A look at anti-government protests, political unrest and key developments in eight Arab countries on Sunday:
Hundreds of armed anti-government forces backed by rebel troops who control the city closest to the capital, Tripoli, prepare to repel an expected offensive by forces loyal to Moammar Gadhafi.
An Associated Press reporter who reaches Zawiya, 30 miles (50 kilometers) west of Tripoli, confirms the anti-government rebels are in control of the center of the city of 200,000. They have army tanks and anti-aircraft guns mounted on pickup trucks deployed. But on the outskirts, they are surrounded by pro-Gadhafi forces, also backed by tanks and anti-aircraft guns.
Tunisian Prime Minister Mohamed Ghannouchi announces his resignation after a renewed outbreak of street violence in the North African country in the past few days.
Ghannouchi was a longtime ally of President Zine El Abidine Ben Ali, and had pledged to guide the country until elections can be held this summer. Ben Ali fled the country on Jan. 14 amid massive protests.
Thousands of protesters stream through Bahrain's diplomatic area and other sites, chanting against the country's king and rejecting his appeals for talks to end the tiny Gulf nation's nearly two-week-old crisis.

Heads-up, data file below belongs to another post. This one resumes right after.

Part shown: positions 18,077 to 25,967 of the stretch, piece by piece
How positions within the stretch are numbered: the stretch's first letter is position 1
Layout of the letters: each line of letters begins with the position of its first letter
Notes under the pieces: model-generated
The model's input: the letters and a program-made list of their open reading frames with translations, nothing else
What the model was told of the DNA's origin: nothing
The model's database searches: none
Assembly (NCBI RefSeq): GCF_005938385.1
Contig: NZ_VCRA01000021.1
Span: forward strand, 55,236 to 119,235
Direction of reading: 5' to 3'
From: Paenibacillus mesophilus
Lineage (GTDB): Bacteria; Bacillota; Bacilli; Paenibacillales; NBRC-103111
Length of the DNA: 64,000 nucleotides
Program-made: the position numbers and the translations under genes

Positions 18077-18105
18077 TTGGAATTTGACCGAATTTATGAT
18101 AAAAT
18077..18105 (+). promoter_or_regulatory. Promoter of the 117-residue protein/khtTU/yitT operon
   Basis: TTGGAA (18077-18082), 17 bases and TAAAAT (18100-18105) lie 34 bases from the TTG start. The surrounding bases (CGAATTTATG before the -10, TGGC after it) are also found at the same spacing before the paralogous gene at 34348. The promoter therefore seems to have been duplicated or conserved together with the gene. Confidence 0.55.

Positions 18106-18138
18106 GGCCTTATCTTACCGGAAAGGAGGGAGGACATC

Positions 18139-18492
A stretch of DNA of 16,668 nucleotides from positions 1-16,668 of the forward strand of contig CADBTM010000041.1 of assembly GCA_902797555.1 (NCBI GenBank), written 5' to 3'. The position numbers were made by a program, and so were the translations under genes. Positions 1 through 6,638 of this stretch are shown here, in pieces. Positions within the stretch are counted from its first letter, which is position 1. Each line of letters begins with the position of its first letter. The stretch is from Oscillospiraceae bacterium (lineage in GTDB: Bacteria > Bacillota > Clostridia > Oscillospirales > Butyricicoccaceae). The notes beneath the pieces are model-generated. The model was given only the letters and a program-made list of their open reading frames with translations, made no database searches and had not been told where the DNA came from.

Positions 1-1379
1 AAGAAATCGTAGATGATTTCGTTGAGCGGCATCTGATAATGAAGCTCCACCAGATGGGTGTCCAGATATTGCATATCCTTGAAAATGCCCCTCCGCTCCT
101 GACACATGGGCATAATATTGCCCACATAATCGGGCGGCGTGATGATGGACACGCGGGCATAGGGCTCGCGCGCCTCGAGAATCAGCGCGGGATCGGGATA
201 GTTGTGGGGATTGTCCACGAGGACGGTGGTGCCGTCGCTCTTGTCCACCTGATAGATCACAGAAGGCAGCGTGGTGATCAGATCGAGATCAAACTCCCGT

At least three processions paralyze parts of the capital, Manama, and appear to reflect a growing defiance of calls by Bahrain's rulers to hold talks to ease the increasingly bitter showdown in the strategic island nation, home to the U.S. Navy's 5th Fleet.
Villagers in the southern Assiut province block a highway with burning tires and set fire to three government buildings to protest official corruption.
Hundreds of civil servants go on strike to demand better living conditions, saying senior officials are distributing social benefits unfairly. Anger over widespread corruption helped drive the uprising that toppled Egyptian President Hosni Mubarak earlier this month.
Omani security forces fire tear gas and rubber bullets at protesters demanding political reforms, killing at least one person in the strategic Gulf country. The clashes mark a significant escalation in two days of protests in Oman, and show that the unrest roiling the Arab world has spread across the Gulf region.
Yemen's opposition parties say they are joining young protesters in their push to bring down the country's beleaguered president.
The announcement marked the second major setback in two days for President Ali Abdullah Saleh, a key U.S. ally in the fight against the al-Qaida terror network. Two powerful chiefs from his own tribe have abandoned him, and hundreds of thousands have been calling for his ouster in large demonstrations.
More than 100 leading Saudi academics and activists call on the king to enact sweeping reforms in the oil-rich nation, including setting up a constitutional monarchy.
In the Internet statement, the activists say Saudi Arabia is rife with nepotism and corruption, and that the lack of progress on promised reforms has aggravated rifts in the country.
After a string of deadly anti-government protests, Iraq's prime minister gives his ministers 100 days to improve their performance or risk being fired.
The warning from Nouri al-Maliki comes two days after thousands of protesters took to the streets across the country to demand better public services. It demonstrates the worries Iraqi officials have that protests inspired by the popular uprisings in Tunisia and Egypt could spiral out of control.